Job 10:1

Job 10:1

My soul is weary of my life
And yet nothing of a temporal blessing is more desirable than life; every man, generally speaking, is desirous of life, and of a long life too; soul and body are near and intimate companions, and are usually loath to part; but Job was weary of his life, willing to part with it, and longed to be rid of it; he "loathed" it, and so it may be here rendered F24, he would not live always, ( Job 7:15 Job 7:16 ) ; his "soul" was uneasy to dwell any longer in the earthly tabernacle of his body, it being so full of pains and sores; for this weariness was not through the guilt of sin pressing him sore, or through the horror of conscience arising from it, so that he could not bear to live, as Cain and Judas; nor through indwelling sin being a burden to him, and a longing desire to be rid of it, and to be perfectly holy, to be with Christ in heaven, as the Apostle Paul, and other saints, at certain times; or through uneasiness at the sins of others, as Isaac and Rebekah, Lot, David, Isaiah, and others; nor on the account of the temptations of Satan, his fiery darts, his buffetings and siftings, which are very distressing; but on account of his outward afflictions, which were so very hard and pressing, and the apprehension he had of the anger and wrath of God, he treating him, as he thought, very severely, and as his enemy, together with the ill usage of his friends. The Targum renders it,

``my soul is cut off in my life;''

or I am dying while I live; I live a dying life, being in such pain of body, and distress of mind; and so other versions F25:

I will leave my complaint upon myself:
not that he would leave complaining, or lay it aside, though some F26 render it to this sense; rather give a loose to it, and indulge it, than attempt to ease himself, and give vent to his grief and sorrow by it; but it should be "upon himself", a burden he would take upon himself, and not trouble others with it; he would not burden their ears with his complaints, but privately and secretly utter them to himself; for the word F1 used signifies "meditation", private discourse with himself, a secret and inward "bemoaning" of his case; but he did not continue long in this mind, as appears by the following clause: or since I can do no other but complain; if there is any blame in it, I will take it wholly upon myself; complain I must, let what will be the consequence of it; see ( Job 13:13 ) ; though the phrase may be rendered, as it is sometimes, "within myself", see ( Hosea 11:8 ) ; F2; and then the sense may be, shall I leave my inward moan within myself, and no longer contain? I will give myself vent; and though I have been blamed for saying so much as I have, I will say yet more:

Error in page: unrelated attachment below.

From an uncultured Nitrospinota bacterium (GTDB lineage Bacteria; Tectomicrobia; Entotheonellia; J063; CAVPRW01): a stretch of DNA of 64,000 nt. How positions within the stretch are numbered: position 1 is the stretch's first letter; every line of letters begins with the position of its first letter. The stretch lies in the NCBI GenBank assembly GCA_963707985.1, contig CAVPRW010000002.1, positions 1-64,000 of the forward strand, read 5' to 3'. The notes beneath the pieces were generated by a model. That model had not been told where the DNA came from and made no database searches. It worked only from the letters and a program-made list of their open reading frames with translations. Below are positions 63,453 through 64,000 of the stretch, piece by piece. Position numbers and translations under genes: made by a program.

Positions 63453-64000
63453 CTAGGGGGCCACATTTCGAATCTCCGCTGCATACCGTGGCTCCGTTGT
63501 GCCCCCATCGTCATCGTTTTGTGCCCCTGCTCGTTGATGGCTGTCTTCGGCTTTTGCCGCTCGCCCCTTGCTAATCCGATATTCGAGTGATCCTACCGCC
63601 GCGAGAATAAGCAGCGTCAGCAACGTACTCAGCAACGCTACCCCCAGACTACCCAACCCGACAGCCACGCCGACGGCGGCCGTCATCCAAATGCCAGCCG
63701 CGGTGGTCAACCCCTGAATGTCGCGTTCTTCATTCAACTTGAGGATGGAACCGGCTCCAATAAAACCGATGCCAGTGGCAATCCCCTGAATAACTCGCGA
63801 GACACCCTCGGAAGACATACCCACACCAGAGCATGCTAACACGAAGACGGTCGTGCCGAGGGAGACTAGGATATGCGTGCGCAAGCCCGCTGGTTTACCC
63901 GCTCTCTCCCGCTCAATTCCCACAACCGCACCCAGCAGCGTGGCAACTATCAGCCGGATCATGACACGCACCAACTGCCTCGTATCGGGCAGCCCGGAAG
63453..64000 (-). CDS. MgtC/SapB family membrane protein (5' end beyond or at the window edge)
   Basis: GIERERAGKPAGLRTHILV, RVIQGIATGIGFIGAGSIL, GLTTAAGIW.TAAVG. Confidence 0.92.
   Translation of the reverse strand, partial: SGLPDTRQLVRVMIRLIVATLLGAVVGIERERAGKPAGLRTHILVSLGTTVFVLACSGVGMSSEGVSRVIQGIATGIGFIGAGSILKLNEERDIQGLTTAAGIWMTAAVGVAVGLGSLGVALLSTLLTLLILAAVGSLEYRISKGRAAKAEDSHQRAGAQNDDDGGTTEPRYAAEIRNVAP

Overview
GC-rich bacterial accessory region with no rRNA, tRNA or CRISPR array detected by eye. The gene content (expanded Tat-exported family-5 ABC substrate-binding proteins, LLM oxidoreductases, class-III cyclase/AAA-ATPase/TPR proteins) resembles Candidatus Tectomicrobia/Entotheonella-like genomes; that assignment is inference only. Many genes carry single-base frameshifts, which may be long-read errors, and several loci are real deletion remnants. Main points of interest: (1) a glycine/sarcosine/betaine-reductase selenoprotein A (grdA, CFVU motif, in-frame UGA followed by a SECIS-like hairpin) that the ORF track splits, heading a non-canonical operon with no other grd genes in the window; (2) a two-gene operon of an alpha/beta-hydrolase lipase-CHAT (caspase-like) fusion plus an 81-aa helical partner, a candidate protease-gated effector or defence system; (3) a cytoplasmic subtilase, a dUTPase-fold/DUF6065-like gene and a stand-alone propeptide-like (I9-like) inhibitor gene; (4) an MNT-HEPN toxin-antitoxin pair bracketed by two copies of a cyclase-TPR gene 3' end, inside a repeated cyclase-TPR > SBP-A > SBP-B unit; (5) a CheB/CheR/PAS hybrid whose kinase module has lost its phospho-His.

I will speak in the bitterness of my soul:
as one whose life is made bitter, against whom God had wrote and said bitter things, and had brought bitter afflictions upon him, which had occasioned bitter complaints in him, as well as he had been bitterly used by his friends; and amidst all this bitterness he is determined to speak out his mind freely and fully; or to speak "of the bitterness" F3 of his soul, and declare, by words, what he in his mind and body endured.


F24 (yyxb yvpn hjqn) "fastidit anima mea vitam meam", Beza, Junius & Tremellius, Piscator.
F25 "Excisa est anima mea in vita mea", Pagninus, Vatablus; so Ben Gersom & Ben Melech.
F26 So Junius & Tremellius.
F1 (yxyv) "meditationem meam", Schindler, col. 1823. "my sighing", Broughton.
F2 (yle) "intra me". Vid. Noldium, p. 701.
F3 (rmb) "in vel de a maritudine", Mercerus.